Twitter subpona police
Battle over Twitter subpoena heats up. Washington - Electronic privacy advocates on Thursday weighed in on a high-stakes legal fight over online communications, arguing that a subpoena seeking an Occupy Wall Street protester's tweets violates his rights to free speech and privacy.
The filing from the American Civil Liberties Union, the Electronic Frontier Foundation and Public Citizen, Inc supports Twitter's position that the individual, Occupy protestor Malcolm Harris and not Twitter itself, is the owner of the tweets and thus the proper target for any subpoena. Manhattan Criminal Court Justice Matthew Sciarrino jnr had earlier ruled that Harris did not have the standing to challenge the subpoena, which seeks personal information and all of Harris' tweets from 15 September through 31 December 2011. Harris was one of 700 protesters arrested on the Brooklyn Bridge during a protest last October. Legal battle over Twitter subpoena heats up. Leaked Twitter Subpoena Raises Online Privacy Issues. UPDATE: Twitter would not comment on this particular matter, but gave us this statement: "To help users protect their rights, it is our policy to notify our users about law enforcement and governmental requests for their information, unless we are prevented by law from doing so.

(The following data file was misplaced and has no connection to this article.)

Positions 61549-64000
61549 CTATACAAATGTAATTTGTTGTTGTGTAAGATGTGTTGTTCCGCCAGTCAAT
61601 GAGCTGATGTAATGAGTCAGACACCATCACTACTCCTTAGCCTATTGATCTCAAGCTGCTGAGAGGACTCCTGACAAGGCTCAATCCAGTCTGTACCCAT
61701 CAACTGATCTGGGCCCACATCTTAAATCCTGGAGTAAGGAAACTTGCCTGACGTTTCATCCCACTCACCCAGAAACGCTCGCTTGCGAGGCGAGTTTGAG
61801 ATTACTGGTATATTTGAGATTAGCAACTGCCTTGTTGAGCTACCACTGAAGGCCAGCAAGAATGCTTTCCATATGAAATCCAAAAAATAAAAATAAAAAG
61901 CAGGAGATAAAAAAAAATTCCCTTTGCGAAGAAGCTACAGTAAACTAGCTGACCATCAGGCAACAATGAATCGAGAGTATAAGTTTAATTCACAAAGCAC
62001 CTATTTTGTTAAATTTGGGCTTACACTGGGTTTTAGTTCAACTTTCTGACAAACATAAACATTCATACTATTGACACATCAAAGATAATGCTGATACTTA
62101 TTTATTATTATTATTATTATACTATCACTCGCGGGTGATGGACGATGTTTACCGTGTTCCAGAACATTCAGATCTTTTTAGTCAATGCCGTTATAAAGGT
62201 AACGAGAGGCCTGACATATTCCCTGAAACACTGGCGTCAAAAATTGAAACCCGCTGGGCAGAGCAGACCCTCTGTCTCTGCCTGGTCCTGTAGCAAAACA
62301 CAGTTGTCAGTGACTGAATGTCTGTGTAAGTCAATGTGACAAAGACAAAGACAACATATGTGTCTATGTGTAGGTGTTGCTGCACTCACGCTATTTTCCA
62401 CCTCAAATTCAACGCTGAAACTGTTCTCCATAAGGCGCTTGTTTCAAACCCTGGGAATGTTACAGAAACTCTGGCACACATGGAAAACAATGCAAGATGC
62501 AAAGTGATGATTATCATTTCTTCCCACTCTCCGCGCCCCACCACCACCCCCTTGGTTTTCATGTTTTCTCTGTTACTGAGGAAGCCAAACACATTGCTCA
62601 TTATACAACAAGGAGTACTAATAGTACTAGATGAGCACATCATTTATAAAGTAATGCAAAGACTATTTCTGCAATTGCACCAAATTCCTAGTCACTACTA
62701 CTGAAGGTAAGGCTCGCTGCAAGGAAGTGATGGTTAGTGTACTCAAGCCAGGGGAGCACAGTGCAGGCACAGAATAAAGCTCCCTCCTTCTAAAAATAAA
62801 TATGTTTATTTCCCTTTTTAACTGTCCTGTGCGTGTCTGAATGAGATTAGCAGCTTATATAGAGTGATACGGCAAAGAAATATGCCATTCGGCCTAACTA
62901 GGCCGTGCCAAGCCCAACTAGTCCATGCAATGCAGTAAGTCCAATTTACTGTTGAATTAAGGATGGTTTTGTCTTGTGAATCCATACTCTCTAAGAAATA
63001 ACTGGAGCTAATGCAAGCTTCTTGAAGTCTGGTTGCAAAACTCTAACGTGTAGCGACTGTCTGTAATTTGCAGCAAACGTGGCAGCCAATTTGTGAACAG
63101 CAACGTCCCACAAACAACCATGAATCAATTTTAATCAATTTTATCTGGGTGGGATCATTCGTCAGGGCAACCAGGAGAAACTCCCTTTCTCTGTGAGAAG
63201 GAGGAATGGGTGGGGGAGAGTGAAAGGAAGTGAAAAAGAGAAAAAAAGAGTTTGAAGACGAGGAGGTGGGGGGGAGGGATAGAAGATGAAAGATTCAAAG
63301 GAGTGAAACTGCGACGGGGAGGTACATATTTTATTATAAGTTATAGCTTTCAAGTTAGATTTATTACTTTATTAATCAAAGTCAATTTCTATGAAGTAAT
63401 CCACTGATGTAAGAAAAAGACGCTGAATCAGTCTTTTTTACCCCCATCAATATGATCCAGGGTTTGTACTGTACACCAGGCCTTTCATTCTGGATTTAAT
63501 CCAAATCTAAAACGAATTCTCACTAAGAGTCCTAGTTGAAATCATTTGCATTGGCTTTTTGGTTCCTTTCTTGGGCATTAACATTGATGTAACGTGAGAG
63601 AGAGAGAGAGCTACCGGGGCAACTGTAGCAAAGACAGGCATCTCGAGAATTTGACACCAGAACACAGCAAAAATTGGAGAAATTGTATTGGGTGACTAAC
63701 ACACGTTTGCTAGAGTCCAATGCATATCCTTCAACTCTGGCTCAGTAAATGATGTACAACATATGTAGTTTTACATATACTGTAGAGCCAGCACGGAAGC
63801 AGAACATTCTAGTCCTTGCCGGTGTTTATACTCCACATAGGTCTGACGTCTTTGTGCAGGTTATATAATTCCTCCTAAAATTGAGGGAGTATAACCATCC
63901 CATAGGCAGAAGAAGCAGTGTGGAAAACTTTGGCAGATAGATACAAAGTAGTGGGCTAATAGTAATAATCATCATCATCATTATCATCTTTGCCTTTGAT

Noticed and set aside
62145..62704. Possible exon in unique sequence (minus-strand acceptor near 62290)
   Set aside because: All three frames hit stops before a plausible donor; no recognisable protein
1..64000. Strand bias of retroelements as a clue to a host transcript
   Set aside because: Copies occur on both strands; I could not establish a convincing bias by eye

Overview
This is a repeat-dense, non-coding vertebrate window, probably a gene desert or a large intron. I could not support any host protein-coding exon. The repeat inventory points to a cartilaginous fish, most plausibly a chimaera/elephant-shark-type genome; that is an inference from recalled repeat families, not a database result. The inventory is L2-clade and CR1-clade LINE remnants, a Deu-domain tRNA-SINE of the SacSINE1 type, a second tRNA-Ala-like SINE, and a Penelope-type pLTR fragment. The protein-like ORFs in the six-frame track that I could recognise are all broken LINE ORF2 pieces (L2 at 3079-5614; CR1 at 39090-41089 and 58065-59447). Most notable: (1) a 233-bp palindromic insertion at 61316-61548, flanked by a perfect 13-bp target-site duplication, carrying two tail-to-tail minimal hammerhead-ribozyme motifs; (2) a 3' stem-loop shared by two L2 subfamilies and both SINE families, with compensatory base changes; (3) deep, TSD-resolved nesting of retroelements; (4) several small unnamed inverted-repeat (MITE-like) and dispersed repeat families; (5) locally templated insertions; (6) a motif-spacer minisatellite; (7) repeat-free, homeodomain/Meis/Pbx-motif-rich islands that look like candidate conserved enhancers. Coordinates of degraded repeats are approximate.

" The leaked subpoena sent to Twitter this month by the Suffolk District Attorney's Office in Boston is causing some hoopla on the web and raising the issue of law enforcement's access to online personal data. On Dec. 14, the D.A.' S Office issued a subpoena to Twitter in order to access the account information of two users who tweeted a list of personal information they allegedly obtained by hacking into the Boston Police Patrolmen's Association.
The hackers stole identifying information and Tweeted it to followers. The subpoena requests "available subscriber information, for the account or accounts associated with the following information, including IP address logs for account creation. "